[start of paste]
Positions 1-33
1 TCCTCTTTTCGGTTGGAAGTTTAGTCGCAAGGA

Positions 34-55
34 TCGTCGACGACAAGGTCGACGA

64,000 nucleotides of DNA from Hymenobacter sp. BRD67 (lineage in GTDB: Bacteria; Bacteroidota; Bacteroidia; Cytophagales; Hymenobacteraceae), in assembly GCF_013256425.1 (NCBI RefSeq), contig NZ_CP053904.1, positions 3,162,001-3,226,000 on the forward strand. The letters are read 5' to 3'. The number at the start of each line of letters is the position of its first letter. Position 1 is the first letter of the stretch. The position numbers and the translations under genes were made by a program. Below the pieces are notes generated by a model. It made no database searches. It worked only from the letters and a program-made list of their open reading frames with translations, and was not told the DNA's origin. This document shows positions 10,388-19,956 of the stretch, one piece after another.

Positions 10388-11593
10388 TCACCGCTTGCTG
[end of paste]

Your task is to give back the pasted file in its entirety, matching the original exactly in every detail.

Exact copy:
Positions 1-33
1 TCCTCTTTTCGGTTGGAAGTTTAGTCGCAAGGA

Positions 34-55
34 TCGTCGACGACAAGGTCGACGA

64,000 nucleotides of DNA from Hymenobacter sp. BRD67 (lineage in GTDB: Bacteria; Bacteroidota; Bacteroidia; Cytophagales; Hymenobacteraceae), in assembly GCF_013256425.1 (NCBI RefSeq), contig NZ_CP053904.1, positions 3,162,001-3,226,000 on the forward strand. The letters are read 5' to 3'. The number at the start of each line of letters is the position of its first letter. Position 1 is the first letter of the stretch. The position numbers and the translations under genes were made by a program. Below the pieces are notes generated by a model. It made no database searches. It worked only from the letters and a program-made list of their open reading frames with translations, and was not told the DNA's origin. This document shows positions 10,388-19,956 of the stretch, one piece after another.

Positions 10388-11593
10388 TCACCGCTTGCTG